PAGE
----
Sunday, February 20, 2011

Sunday, February 13, 2011

I am angry. Very, very angry.

I feel a blood curdling rage as I read the phrases 'JNU sex scandal', 'JNU pornographic MMS' and the like. What is the scandal? That adults in India have sex? Or that two consenting adults had pre-marital sex? Were they 'caught' or 'involved' in some sort of criminal activity? Or did they record a clip and eventually sold it, thus rendering it pornographic content? Even after a closer inspection of the stories carried by the major leading newspapers in Delhi (The Times of India, The Indian Express, The Hindu and The Hindustan Times), I fail to pick out a problematic area which would bring out a conflict and thus render this 'story' anything more than just an outcome of a flawed editorial policy. 
For starters, it is highly imperative that we question exactly why this became news. Why was this piece carried as a front page story on the aforementioned newspapers when there were other more important things happening in the world? And we still label two consenting adults who have sex as 'perverts'?

I am incensed that people are speaking out against "degenerate morals of the students of this elite University who indulge in such filthy acts" (a comment on the The Indian Express website) and not questioning the very newspaper that brings the story to them. What about all those people who displayed a disgusting amount of perversion by trying to find the clip online? Oh but no, those are not the perverts. They are just by-products of a culture that is focussed on categorising sex as a purely biological act, a culture that seeks as much to dismiss all rational thought when it comes to sex, a culture that brands sex as 'immoral'. So let's do the needful. Let's do as the culture dictates. Let us participate in a mass ostracization programme. It is only fitting, after all!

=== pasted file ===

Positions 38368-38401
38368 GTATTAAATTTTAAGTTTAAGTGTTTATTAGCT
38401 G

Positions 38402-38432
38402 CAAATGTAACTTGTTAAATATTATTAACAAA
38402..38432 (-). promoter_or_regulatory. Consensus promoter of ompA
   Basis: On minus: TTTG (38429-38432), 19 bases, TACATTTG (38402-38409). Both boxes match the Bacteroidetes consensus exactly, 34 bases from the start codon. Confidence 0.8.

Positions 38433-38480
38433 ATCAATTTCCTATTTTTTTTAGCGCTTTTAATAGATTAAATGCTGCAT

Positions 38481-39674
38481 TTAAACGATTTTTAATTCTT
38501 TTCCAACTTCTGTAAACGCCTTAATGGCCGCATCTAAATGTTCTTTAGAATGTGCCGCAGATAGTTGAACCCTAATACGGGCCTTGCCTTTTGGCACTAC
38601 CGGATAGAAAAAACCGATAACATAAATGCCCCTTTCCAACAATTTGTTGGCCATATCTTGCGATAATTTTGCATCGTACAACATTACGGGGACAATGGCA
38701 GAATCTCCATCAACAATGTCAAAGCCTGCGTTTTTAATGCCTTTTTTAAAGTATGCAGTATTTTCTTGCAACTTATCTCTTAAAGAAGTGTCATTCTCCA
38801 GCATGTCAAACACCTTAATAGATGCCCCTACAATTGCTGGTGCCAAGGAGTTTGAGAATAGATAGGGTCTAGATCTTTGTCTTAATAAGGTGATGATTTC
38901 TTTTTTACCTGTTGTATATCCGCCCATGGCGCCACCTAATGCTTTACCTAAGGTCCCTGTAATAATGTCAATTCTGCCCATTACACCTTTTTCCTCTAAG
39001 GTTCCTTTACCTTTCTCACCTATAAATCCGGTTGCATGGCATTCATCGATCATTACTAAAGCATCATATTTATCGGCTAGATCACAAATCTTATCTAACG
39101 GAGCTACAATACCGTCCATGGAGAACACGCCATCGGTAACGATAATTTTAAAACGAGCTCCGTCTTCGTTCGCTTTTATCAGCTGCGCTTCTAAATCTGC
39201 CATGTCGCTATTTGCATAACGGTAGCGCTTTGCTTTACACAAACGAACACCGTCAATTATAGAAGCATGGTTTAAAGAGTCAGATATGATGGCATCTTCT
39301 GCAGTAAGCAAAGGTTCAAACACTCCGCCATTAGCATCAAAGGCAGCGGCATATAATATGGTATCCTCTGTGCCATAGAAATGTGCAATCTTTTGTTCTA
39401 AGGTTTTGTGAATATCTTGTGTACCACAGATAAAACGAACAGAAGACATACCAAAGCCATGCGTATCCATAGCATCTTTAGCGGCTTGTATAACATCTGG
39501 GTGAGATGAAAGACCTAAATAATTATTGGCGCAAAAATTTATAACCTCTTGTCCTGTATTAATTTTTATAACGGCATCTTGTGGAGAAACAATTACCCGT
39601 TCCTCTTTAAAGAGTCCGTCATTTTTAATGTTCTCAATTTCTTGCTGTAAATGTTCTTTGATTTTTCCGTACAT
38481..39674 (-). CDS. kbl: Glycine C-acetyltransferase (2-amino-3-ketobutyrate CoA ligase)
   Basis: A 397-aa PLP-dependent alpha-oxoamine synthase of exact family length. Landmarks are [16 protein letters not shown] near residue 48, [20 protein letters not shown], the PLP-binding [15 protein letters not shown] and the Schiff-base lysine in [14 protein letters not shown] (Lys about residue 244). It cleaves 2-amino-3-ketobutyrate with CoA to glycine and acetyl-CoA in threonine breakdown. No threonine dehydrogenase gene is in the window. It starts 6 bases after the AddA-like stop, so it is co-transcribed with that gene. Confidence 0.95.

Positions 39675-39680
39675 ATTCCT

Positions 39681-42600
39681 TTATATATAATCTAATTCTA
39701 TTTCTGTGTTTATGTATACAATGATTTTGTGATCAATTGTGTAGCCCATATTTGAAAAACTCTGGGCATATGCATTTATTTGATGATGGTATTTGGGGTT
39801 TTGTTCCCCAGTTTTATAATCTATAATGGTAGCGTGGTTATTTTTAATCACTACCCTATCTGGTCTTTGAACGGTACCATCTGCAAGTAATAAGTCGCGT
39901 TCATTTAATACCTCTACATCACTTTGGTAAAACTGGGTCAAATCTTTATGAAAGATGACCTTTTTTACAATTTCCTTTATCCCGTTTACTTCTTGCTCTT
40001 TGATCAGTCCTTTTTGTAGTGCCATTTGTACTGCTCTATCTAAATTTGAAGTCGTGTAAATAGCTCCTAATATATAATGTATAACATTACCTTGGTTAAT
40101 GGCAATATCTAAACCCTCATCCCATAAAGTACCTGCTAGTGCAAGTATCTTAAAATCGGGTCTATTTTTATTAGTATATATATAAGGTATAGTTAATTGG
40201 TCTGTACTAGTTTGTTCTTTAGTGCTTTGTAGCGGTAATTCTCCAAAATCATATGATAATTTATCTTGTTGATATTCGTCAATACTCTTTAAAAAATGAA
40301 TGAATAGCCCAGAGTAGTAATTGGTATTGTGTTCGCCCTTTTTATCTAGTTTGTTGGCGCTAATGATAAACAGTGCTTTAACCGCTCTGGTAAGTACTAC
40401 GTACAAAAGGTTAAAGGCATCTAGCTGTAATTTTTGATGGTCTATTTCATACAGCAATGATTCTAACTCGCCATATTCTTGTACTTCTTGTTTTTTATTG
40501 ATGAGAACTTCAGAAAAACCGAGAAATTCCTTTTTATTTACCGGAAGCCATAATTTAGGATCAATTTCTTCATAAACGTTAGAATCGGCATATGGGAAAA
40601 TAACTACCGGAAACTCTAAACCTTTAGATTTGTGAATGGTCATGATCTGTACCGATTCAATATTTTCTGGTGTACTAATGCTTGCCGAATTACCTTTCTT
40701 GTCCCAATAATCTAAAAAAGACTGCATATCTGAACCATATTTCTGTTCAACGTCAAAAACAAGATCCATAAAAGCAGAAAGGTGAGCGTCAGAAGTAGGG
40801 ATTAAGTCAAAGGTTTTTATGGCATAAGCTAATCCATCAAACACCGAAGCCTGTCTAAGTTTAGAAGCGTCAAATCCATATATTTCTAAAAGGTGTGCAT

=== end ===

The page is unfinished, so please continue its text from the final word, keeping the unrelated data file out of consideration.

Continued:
I am angry. I am angry that I feel a sense of crumbling despair. I'm anxious. I know that somewhere, we are all party to the notion of constructing new boundaries, to the notion of easy invasion into our lives. The realisation that we all have effectively lost all privacy has hit home hard. It's not just about public portals any more. Anyone can take a picture, a video or an amorous conversation and put it up for the world to see. Everyone you know will read it. They will watch it. They will torture you, condemn you. And then they will label you. Put you in a sad little compartment that they have titled in the choicest of words. But they're never wrong. No, how could we even suggest that they could be? No, you're not a victim. You're the accused. You're the degenerate they 'fear'. They can get you expelled, they can get you shunned by your family, they will get you fired, they can rape you in the name of honour, they can successfully destroy whatever semblance of a normal life you have. They say you brought it upon yourself. They say you signed up for it. You want to maul them. But they've left you amputated.

I'm furious. I know I have a right to be. I urge you, too, to be angry. 

Wednesday, February 9, 2011

We are all aware of the now popular phrase 'fourth estate of a democratic realm' (coined by Sir Edmund Burke) . Over time, and especially with the emergence of the liberalised, corporate-ised channels of the media, it has come to acquire a rather interesting dimension. That of being 'saviours of a democracy.' This phrase rings especially true in today's context.